Town’s stories a vital part of centre upgrade
The Broome Visitor Centre entered the construction phase of its $120,000 revamp last week, which will transform the centre into a cultural attraction of its own.
The revamp involves 28 new display units, a theatre room, stairs off the deck on to Male Oval, renovation of storage rooms into office spaces and the introduction of modular units instead of desks, to increase the versatility of the room.
Print, digital and brochure racks will be utilised within the display units to incorporate stories from around the Kimberley region.
Similarly, the theatre room will be used to teach tourists about the history of the town in an interactive way.
The refurbishment was funded in part by Tourism WA and Royalties for Regions, which granted $80,000 as part of a sustainability initiative that saw 36 centres around the State benefit from funding.
The centre also put $40,000 towards the project.
General manager Nick Linton said the revamp was a part of his vision to share stories of the town effectively and make the Broome Visitor Centre the premier centre of the State.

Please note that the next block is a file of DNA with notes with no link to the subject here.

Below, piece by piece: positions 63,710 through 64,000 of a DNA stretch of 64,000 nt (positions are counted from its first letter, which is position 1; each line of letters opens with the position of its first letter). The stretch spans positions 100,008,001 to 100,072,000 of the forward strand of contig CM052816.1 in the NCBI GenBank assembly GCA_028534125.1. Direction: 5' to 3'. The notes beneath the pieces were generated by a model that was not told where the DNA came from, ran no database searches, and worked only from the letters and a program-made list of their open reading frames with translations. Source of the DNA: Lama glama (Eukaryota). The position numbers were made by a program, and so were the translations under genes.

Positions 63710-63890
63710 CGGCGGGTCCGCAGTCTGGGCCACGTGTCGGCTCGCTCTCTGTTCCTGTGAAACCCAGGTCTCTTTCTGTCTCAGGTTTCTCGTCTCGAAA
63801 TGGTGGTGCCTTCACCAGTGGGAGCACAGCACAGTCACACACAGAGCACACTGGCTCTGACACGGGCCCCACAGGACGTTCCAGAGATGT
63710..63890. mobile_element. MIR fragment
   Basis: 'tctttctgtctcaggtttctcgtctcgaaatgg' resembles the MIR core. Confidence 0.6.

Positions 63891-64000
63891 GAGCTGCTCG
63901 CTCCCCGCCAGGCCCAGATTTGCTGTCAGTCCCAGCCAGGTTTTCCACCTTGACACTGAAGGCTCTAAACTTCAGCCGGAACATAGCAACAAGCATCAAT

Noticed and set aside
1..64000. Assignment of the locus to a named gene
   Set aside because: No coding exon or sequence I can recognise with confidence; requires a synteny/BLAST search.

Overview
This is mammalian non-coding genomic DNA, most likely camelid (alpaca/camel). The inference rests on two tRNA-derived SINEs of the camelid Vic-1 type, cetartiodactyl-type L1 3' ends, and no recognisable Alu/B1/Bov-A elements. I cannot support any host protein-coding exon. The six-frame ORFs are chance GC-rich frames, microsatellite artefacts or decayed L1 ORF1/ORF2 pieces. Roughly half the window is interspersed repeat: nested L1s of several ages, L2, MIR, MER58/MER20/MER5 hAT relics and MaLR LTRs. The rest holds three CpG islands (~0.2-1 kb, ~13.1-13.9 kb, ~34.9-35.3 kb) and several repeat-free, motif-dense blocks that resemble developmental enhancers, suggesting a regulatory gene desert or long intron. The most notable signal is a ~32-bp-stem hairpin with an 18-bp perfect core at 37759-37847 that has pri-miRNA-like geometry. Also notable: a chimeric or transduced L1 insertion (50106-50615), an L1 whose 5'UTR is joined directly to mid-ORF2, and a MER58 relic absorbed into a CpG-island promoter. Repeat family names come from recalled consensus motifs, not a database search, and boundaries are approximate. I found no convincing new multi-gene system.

“Essentially, we are becoming somewhat of an attraction on our own,” he said.
“We’re really transforming it into a far more interactive centre, where stories from our unique town are told and tourists are immersed into the opportunities of what is on offer in Broome.
“The centre will allow everyone to see what is on offer, then our consultants will help them to experience what they are seeing.
“From there, we want Broome to be a gateway to the Kimberley.”
Mr Linton said the renovations highlight the change in visitor centres over time, into commercial entities of their own.
“Looking back as short as 10 years ago, visitor centres were seen as relevant for the purpose of supporting local operators who didn’t have an online digital presence,” he said.
“They had to adapt, change and re-evaluate strategies and Broome is no exception.
“Historically, people may think of visitor centres as being run and funded by local councils, but that is not the case anymore.
“We act and develop our centre in a commercial sense in order to keep the doors open.”
While Mr Linton believes the revamp will benefit the centre, he is also optimistic about the impact it will have on the town of Broome.
“The centre will now tell the stories of our town and we are very proud of the fact we were able to engage so many people in doing this,” he said.
“We will promote the events, festivals and happenings in our town and I firmly believe that this project will benefit everyone.”
Construction is expected to be completed by the end of September.
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